Low-molecular-weight heparin (LMWH) has been used in cancer patients with venous thromboembolic complications, resulting in a higher survival rate and an inhibitory action on experimental metastasis. In the present study, human umbilical vein endothelial cells (HUVECs) were treated with LMWH for 24 h. We found that the resulting HUVECs could significantly inhibit the highly metastatic human prostate cancer cell line (PC-3M) in terms of its adhesion to the endothelium and migration across the endothelium, according to scanning electron microscopy. We also determined the elevated levels of endothelial intercellular Ca2+ concentration after the adhesion of PC-3M cells to HUVECs was greatly reduced by incubation with LMWH. Using proteomics, we surveyed the global protein changes in HUVECs after LMWH treatment and identified four down-regulated proteins that were possible isoforms of cytoskeletal vimentin intermediate filaments, cartilage-derived C-type lectin, and serine/threonine protein phosphatase 1β (PP-1B). LMWH affected the morphology of vimentin and the expression levels of αv integrin and PP-1B in HUVECs bound to PC-3M cells. Vimentin assists in the adhesion of PC-3M cells, which was confirmed by short interfering RNA experiments. Furthermore, the direct binding of purified vimentin protein with LMWH was detected with surface plasmon resonance methods. However, when we used fluorescence-labeled heparin for 24 h to identify whether this binding occurred within cells, heparin was distributed principally around endothelial cells. Taken together, these findings suggest that the monoincubation of LMWH with HUVECs could inhibit PC-3M cell adhesion to, and migration through, endothelium. LMWH's regulation of vimentin plays a role in the antimetastatic action.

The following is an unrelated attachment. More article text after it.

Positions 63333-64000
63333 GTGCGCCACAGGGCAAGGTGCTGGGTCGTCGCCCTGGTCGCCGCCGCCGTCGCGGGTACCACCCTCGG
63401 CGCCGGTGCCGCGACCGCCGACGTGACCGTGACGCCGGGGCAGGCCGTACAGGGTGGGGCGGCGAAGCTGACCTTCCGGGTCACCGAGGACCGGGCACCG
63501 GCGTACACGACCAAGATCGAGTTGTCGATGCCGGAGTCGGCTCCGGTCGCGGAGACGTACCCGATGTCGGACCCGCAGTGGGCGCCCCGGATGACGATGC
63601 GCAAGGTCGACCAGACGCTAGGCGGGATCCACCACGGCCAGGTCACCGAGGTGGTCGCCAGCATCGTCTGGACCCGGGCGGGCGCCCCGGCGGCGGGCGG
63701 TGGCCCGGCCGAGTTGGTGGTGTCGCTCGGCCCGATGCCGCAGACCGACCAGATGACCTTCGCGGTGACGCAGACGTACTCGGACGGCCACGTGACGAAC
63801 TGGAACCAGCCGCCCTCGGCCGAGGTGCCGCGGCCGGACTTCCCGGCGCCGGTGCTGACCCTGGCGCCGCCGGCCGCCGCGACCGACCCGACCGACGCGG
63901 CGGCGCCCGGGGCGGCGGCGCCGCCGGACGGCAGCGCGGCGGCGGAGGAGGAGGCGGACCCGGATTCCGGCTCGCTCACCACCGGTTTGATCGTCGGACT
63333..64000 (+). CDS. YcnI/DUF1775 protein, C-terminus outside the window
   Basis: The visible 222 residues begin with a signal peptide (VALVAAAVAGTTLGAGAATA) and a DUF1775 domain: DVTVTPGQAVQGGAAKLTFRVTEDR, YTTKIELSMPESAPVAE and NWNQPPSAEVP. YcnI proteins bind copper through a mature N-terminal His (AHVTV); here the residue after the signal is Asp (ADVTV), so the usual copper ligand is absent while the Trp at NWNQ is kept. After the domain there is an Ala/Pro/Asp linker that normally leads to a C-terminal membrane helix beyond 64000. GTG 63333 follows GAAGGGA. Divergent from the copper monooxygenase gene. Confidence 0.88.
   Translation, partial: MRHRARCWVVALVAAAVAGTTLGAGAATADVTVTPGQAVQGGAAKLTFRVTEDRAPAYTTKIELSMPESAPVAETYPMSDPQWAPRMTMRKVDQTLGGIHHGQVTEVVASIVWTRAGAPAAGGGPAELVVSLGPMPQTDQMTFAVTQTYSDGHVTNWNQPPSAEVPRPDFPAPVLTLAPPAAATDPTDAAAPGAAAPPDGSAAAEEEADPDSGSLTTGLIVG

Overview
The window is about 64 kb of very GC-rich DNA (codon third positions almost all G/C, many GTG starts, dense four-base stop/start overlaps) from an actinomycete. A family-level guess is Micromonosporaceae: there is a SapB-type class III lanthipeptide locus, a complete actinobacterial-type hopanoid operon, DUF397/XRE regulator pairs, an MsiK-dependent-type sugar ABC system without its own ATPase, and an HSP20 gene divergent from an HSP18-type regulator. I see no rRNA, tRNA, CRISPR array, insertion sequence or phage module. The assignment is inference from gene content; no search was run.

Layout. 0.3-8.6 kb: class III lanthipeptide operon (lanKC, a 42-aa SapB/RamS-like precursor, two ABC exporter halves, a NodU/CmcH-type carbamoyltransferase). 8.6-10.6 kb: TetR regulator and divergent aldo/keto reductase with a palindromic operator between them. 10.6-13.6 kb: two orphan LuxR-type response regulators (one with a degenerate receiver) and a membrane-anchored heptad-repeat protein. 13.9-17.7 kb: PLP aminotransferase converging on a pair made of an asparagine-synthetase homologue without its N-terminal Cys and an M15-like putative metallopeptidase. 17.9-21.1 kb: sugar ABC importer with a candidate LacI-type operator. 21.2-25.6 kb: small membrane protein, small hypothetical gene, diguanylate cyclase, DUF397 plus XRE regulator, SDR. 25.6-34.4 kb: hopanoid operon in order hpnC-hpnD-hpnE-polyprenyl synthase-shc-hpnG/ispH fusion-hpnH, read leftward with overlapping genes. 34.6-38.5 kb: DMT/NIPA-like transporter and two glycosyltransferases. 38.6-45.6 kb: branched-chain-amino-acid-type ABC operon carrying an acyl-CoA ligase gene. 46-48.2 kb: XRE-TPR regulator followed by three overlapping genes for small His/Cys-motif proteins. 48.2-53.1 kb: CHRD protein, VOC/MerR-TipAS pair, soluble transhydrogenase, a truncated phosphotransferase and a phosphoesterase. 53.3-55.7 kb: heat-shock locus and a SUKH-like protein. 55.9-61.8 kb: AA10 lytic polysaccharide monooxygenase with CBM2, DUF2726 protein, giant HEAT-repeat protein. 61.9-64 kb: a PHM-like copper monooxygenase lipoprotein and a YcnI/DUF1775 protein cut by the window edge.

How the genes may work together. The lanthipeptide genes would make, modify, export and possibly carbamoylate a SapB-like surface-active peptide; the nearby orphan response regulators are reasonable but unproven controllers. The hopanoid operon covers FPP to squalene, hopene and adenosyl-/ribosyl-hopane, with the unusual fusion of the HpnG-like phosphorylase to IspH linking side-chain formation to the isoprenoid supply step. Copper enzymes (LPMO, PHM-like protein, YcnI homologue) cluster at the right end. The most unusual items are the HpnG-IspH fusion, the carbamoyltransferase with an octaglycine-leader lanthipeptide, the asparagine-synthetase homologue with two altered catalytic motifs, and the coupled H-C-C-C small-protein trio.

Metastasis is the main obstacle in cancer treatment, and its prevention is a key factor in cancer prognosis. Approximately 80% of cancer patients still die from tumor dissemination after treatment by surgery, radiotherapy, and chemical therapy; therefore, it is an urgent task to find new, effective antimetastatic drugs. Low-molecular-weight heparin (LMWH; e.g., enoxaparin, dalteparin, reviparin, and tinzaparin) and its mechanisms in tumor metastasis have been studied widely. Studies have shown that cancer patients who had been treated with LMWH for thrombosis had a significantly improved 3- to 6-month survival rate (Smorenburg et al., 1999; Smorenburg and Van Noorden, 2001; Akl et al., 2007). Animal studies have also shown that LMWH has an antimetastatic effect on multiple neoplasms with improved animal survival rates (Mousa et al., 2006). LMWH influences both tumor cell and endothelial cell (EC) functions, including cell proliferation, adhesion, invasion, angiogenesis, and metastasis, and affects a wide range of molecules, such as vascular endothelial growth factor, matrix metalloproteases, heparinase, selectins, adhesion molecules, nuclear factor κB, and plasminogen. Tumor cell adhesion to, and migration through, the EC layer both are essential components of tumor metastasis (Kramer and Nicolson, 1979). The vascular endothelium constitutes an anatomical barrier between circulating tumor cells and extravascular tissues, and its integrity is important in maintaining this function (Kusama et al., 1995). Some reports have shown that LMWH can protect ECs from activation and that it can inhibit the expression of cell adhesion molecules when used as an anticoagulant in patients with coronary artery disease (Lindmark and Siegbahn, 2002; Manduteanu et al., 2002). We proposed that the protective effects of LMWH on ECs could possibly also aid its antimetastatic pharmacological actions.